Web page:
There are three main stages of this cancer

Stage 1 – limited to just testicles

Stage 2 – spreads to nodes

Stage 3 – spreads to other organs.

As scary as it may sound, the survival rate for testicular cancer is very high, thanks to the following treatments:

Surgery: The first and primary treatment for testicular cancer is surgery. In this, the affected testicle(s) is surgically removed to stop the spread of cancer. If only one testicle is removed, the other healthy one can still produce sperm and hormones.

Radiation therapy: It’s the use of high-frequency rays to attack cancerous areas. It’s a less common non-invasive form of treatment used most for Seminoma cases.

Chemotherapy: Chemotherapy is reserved for when the cancer has spread to other parts of the body. In this, the medication can be taken orally or through your blood streams making it easier to kill cancer cells. In some rare cases, this is usually followed by rounds of stem cell transplants to develop new healthy blood cells.

Let’s rapid-fire the rest of it

“Is it 100% curable?
Seminomas have a promising high cure rate; it may vary for non-seminoma cases.

Q: “Is it fatal?
A: It’s the most curable type of cancer, don’t worry! 🫶🏼

“Once cancer-free, can it reoccur?
There have been cases, yes!

“Can I still have kids?
If only one of your testicles is removed and the other one is healthy, you can still have kids. However, the chances usually get slimmer.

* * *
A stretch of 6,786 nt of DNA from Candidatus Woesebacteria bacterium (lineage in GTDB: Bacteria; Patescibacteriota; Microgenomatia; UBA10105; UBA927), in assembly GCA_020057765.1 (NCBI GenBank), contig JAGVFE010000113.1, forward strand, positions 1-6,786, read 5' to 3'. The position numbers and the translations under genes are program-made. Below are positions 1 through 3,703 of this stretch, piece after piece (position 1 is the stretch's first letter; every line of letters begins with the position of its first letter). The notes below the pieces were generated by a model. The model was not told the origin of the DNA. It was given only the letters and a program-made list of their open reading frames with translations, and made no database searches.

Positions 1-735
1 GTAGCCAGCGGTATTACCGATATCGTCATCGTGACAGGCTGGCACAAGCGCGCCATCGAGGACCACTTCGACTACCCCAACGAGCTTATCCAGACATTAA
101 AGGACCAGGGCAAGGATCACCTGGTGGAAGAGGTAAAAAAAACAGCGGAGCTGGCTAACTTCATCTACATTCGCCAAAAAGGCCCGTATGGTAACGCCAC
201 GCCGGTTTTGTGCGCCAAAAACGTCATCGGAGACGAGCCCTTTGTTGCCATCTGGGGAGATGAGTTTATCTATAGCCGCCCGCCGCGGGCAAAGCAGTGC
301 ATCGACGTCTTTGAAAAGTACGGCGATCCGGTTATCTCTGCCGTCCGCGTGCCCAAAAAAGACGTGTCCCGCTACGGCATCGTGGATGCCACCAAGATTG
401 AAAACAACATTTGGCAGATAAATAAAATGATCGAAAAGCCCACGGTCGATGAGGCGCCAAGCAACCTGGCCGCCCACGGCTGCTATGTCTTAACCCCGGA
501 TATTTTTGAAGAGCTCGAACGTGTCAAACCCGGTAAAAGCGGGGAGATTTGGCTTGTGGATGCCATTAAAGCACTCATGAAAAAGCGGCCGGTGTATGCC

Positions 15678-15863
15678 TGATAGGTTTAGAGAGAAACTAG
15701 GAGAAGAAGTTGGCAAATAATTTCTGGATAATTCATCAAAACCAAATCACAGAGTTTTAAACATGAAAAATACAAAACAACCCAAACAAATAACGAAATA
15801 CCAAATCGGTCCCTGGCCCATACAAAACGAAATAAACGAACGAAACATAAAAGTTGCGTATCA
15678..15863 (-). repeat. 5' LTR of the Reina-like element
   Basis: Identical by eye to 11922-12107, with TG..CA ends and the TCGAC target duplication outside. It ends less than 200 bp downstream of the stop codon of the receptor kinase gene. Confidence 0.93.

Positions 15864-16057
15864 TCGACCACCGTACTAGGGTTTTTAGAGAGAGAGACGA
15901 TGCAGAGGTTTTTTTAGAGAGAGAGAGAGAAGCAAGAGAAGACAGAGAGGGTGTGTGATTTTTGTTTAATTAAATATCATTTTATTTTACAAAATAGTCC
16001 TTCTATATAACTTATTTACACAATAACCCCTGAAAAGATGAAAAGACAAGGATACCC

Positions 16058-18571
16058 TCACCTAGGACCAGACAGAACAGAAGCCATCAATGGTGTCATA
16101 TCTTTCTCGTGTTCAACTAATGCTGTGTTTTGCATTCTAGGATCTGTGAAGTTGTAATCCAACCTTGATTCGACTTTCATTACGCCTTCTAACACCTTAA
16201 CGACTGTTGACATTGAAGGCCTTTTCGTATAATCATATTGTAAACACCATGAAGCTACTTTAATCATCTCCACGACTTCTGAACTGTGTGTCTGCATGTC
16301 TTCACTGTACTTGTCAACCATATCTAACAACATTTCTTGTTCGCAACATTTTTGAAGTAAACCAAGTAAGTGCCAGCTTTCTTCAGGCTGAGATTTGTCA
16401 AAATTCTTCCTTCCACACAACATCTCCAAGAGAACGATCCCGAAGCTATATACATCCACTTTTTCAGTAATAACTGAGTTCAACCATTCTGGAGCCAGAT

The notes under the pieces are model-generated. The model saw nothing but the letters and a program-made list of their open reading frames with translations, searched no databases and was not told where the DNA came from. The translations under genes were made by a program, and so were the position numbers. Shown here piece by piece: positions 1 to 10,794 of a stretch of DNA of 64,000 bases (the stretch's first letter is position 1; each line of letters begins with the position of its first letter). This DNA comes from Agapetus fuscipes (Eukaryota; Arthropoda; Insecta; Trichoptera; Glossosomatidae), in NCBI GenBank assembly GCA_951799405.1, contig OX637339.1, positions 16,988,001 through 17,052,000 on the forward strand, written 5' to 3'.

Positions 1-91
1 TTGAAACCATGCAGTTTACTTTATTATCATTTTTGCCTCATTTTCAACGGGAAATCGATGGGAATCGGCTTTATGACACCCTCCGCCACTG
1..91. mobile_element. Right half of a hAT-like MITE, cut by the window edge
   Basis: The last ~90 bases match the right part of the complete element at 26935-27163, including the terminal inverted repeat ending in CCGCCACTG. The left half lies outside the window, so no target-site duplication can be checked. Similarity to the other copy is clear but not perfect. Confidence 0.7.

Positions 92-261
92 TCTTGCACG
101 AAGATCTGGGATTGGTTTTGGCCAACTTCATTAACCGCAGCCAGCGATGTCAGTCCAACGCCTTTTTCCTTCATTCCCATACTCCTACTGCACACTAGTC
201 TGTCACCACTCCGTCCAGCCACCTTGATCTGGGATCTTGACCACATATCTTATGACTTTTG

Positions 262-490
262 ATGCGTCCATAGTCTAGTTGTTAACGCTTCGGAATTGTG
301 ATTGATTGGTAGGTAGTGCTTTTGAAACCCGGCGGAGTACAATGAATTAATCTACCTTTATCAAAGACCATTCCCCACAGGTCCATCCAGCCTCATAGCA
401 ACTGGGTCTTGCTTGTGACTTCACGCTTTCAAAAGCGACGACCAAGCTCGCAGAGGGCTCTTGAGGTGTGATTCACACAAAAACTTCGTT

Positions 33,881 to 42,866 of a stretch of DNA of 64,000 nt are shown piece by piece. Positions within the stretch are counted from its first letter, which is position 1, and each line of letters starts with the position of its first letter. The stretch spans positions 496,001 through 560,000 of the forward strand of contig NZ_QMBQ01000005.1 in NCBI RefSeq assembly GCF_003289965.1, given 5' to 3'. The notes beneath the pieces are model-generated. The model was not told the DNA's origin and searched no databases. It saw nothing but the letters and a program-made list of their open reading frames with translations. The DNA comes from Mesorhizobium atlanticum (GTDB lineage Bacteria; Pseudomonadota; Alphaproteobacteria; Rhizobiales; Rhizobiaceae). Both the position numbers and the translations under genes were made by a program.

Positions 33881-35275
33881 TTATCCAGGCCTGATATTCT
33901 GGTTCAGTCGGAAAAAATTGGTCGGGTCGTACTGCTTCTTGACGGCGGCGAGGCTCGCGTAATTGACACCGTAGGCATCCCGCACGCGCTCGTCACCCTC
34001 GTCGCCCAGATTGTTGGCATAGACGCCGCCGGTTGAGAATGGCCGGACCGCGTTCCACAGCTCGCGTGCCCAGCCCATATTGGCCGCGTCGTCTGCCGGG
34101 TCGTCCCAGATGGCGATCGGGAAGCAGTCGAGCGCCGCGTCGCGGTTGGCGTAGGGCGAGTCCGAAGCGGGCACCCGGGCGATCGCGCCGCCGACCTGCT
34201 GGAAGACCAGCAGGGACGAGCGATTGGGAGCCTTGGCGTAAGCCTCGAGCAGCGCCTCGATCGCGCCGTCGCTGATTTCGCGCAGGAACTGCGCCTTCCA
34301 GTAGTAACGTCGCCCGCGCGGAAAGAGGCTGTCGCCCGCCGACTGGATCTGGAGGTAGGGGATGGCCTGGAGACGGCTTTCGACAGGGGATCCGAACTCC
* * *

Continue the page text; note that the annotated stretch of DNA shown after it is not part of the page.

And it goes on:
“How is it diagnosed?
The first step is a physical test to detect abnormalities, if any. This is followed by ultrasound and blood tests to examine the structure of the testicles to determine the best course of action.

“How long does it take to recover?”
It varies depending on the treatment and the stage of testicular cancer. You can slowly get back to normal life within 2-3 weeks if they’ve undergone surgery. However, if you’re getting chemotherapy, it could take a few months. Either way, you can lead a healthy and normal life after the treatment. No frets there!

“Can I still have an active sex life?”
Yes, you can! There may be some effect on your fertility depending on the severity of the cancer. We highly recommend having a thorough conversation with your doctor as you start your recovery process. The emotional and psychological trauma sometimes require professional attention, but once you’re past it, it’s all sunshine again.

“Can it be treated without the removal of testicles?
If the cancer is in its very early stages, a process called partial surgery may be considered. However, the most effective method includes removing a testicle (orchiectomy) to stop any further spread of cancer to other body parts.

That was Testicular Cancer 101 (or 010 because). Geddit?

To know more about this disease and any other, we recommend setting up a consultation with Even doctors. My brain itches to make another pun, but I won’t. So, hang in there and see you in the next one. 😀